Tuesday, March 24, 2009

Central Gully, Mount Washington

3/17/09 Climb up Central Gully in Huntington Ravine.

I'm SAD, I am suffering from Seasonal Affective Disorder! The last few weeks I have been yearning for Spring, though you would not know it's finally now spring this morning. The last week or so we really had some nice weather and after a 60 mile week on the road bike, I rode over a hundred miles on the bike the very next week, a good first start to the cycling season, I even rode one day at Mt. A on the frozen trails. My mind works in odd ways, after two long rides on 14th and 15th, I looked at the extended forecast for early in the week. It looked really nice to hit up Huntington Ravine for some Alpine climbing. My good friend Al Hospers and I have been trying to climb together for a few years and it just has not happened. We committed earlier in the year to climb this ice season and we had been exchanging emails about the very day we were going to have, blue bird, stable snow, light winds and warm temperatures.

What does this have to do with being SAD? I had nearly written off winter this year when the we hit 55 degrees and the snow started disappearing on the seacoast. But, you just can't let go can you? After all, who would pass up a beautiful day climbing in such a spectacular location. I cleared the day off in short notice, it's nice to have pre authorized "blue bird" days. Al and I met for 7:00 AM, which for me means a 3:30 wake up call and on the road for 4:15. Believe it or not, that is the hardest part. After about an hour and fifteen minutes, we were hiking past the Harvard Cabin. I have been reading the Avalanche reports faithfully every day all season and the snow pack stability had improved to perfect mountaineering conditions. Having arrived at the floor of the Ravine, we had been watching climbers assemble at the base of various gullies and our options for climbs were thinning out. Al said he would be happy climbing Central Gully and I agreed and mentioned we should solo it. We ditched his rope and hiking pole at the Albert Dow rescue cache since we had also decided to descend the Escape Hatch right back to the base of the Ravine.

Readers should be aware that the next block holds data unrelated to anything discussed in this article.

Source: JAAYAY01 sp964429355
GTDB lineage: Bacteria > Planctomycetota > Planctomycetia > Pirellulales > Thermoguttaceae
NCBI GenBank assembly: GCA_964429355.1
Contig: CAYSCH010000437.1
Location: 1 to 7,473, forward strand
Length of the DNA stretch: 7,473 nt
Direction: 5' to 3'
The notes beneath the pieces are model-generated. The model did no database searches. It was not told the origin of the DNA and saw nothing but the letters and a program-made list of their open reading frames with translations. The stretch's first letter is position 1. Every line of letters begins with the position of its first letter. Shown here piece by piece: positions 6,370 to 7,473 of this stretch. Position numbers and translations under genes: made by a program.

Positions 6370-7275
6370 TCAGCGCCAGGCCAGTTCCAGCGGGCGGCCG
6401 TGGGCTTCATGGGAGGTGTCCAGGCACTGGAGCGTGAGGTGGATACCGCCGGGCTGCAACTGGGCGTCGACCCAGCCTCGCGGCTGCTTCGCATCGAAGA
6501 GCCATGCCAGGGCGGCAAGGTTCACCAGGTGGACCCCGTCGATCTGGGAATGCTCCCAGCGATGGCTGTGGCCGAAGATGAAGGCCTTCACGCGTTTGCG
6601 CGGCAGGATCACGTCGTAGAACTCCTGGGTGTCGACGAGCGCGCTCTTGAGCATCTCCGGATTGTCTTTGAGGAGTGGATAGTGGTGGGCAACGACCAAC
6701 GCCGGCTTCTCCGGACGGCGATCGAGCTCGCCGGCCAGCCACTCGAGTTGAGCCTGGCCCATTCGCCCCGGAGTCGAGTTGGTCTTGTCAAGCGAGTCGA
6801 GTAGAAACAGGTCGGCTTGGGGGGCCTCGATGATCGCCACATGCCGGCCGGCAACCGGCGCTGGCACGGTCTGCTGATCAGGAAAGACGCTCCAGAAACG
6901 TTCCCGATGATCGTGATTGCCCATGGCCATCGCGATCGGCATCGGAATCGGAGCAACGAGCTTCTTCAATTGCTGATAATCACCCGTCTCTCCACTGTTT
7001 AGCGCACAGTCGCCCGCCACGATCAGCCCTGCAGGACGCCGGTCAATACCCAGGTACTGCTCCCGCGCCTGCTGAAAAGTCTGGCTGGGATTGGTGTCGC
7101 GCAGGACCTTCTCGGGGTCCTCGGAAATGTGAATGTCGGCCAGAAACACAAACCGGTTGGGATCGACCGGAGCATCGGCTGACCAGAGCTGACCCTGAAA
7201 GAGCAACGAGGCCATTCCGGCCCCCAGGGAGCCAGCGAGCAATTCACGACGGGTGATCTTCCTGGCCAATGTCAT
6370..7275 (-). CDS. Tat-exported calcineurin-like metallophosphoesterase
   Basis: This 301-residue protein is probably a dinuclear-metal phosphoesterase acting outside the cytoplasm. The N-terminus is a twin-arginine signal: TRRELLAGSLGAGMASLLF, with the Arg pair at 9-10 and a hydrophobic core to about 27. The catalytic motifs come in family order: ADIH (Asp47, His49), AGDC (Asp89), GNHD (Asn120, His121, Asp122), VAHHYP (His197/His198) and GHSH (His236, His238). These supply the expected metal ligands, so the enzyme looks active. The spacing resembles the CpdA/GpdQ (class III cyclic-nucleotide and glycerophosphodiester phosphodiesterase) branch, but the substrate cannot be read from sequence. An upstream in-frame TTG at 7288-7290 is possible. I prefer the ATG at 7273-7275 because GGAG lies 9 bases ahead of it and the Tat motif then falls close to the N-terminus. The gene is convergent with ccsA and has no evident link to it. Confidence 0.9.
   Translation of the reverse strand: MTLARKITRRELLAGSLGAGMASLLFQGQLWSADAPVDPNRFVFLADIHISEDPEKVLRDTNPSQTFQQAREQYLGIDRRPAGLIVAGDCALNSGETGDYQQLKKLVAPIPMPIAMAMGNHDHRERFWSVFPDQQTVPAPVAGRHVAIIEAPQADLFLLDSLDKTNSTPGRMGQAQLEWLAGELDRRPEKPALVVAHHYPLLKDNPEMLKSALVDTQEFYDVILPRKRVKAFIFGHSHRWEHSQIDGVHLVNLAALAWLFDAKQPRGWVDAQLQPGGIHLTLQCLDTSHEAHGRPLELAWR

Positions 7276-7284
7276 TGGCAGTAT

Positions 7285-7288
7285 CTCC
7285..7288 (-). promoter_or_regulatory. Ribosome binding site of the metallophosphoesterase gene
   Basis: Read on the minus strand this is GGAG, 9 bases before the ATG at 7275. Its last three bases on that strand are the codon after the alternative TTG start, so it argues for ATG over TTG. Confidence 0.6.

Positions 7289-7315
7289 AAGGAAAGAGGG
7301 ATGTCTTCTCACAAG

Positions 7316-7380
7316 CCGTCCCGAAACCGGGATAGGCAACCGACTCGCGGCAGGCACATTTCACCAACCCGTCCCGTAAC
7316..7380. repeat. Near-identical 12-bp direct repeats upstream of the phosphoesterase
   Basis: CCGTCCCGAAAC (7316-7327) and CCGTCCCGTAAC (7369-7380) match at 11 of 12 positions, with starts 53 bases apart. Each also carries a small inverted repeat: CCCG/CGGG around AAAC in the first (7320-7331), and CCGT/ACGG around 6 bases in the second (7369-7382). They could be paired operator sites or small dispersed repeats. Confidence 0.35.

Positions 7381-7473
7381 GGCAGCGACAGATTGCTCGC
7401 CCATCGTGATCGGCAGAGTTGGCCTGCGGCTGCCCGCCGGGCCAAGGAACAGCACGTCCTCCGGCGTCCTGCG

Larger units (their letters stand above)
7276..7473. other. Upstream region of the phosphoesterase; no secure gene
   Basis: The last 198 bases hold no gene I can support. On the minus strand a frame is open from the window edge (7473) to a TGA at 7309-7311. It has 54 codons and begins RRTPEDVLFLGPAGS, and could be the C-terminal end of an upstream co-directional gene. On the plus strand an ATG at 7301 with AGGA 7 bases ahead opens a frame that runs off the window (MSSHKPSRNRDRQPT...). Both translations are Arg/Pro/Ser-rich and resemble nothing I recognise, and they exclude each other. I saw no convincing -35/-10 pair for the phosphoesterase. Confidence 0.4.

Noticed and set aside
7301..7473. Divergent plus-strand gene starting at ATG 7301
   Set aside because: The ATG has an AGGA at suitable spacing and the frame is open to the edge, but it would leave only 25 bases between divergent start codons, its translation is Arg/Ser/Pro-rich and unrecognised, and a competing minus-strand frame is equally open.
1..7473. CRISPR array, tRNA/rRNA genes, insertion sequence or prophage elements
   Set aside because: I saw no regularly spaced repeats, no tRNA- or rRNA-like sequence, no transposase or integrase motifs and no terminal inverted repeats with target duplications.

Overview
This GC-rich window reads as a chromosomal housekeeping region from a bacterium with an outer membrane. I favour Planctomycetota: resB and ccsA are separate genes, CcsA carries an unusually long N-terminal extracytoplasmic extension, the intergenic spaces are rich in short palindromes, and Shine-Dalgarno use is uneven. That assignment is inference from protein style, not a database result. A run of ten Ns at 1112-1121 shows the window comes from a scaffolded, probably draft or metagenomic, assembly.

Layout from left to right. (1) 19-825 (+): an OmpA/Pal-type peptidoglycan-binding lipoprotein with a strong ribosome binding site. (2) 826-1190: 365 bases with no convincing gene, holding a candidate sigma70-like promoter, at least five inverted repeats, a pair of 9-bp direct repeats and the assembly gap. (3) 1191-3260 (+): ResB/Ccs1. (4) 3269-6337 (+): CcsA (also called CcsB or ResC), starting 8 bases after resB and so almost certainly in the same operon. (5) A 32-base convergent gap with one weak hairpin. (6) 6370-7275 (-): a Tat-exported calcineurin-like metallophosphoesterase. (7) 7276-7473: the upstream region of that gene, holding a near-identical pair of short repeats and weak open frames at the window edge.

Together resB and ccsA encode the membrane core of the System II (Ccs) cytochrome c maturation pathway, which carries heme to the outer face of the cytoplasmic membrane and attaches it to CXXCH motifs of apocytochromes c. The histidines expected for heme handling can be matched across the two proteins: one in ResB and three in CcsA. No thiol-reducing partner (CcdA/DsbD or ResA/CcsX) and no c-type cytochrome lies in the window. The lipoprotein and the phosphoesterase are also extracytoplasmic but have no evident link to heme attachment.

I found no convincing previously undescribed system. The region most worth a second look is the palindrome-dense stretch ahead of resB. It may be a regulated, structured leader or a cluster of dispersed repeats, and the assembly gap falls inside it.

South and Odell gully with a load of snow on the lower scrub and rock talus.

We started hiking up the fan and got about a third of the way up and stopped to put our crampons on and take out an ice axe. There were two very serious accidents just two days before our climb and one of the guys fell right from the ice bulge in Central Gully about 800 feet to the rocks below, suffering multiple facial injuries, a broken leg, and arm. I hope he is recovering with some relative comfort. This is the problem with such good climbing conditions, it is absolutely vital that you have solid mountaineering skills and your self arrest skills turn on in a flash. Now I am not saying this mountaineer had limited experience, I am saying I was on red alert, closely paying attention to how and where I planted my feet and axe as I climbed up a beautiful snow slope.

Looking down at Sparky (me) climbing the Fan.